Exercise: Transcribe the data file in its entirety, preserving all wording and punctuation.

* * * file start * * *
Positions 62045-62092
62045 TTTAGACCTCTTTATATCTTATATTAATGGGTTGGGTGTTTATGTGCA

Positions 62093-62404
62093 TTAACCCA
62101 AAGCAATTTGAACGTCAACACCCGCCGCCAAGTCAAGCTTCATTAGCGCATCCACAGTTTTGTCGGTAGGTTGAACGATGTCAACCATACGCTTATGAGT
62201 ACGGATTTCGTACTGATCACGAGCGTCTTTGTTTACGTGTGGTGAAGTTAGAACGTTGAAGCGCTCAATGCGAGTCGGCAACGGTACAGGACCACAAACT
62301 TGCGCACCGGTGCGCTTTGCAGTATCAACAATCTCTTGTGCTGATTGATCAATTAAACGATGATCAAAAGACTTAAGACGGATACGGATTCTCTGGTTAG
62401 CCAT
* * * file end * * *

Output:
Positions 62045-62092
62045 TTTAGACCTCTTTATATCTTATATTAATGGGTTGGGTGTTTATGTGCA

Positions 62093-62404
62093 TTAACCCA
62101 AAGCAATTTGAACGTCAACACCCGCCGCCAAGTCAAGCTTCATTAGCGCATCCACAGTTTTGTCGGTAGGTTGAACGATGTCAACCATACGCTTATGAGT
62201 ACGGATTTCGTACTGATCACGAGCGTCTTTGTTTACGTGTGGTGAAGTTAGAACGTTGAAGCGCTCAATGCGAGTCGGCAACGGTACAGGACCACAAACT
62301 TGCGCACCGGTGCGCTTTGCAGTATCAACAATCTCTTGTGCTGATTGATCAATTAAACGATGATCAAAAGACTTAAGACGGATACGGATTCTCTGGTTAG
62401 CCAT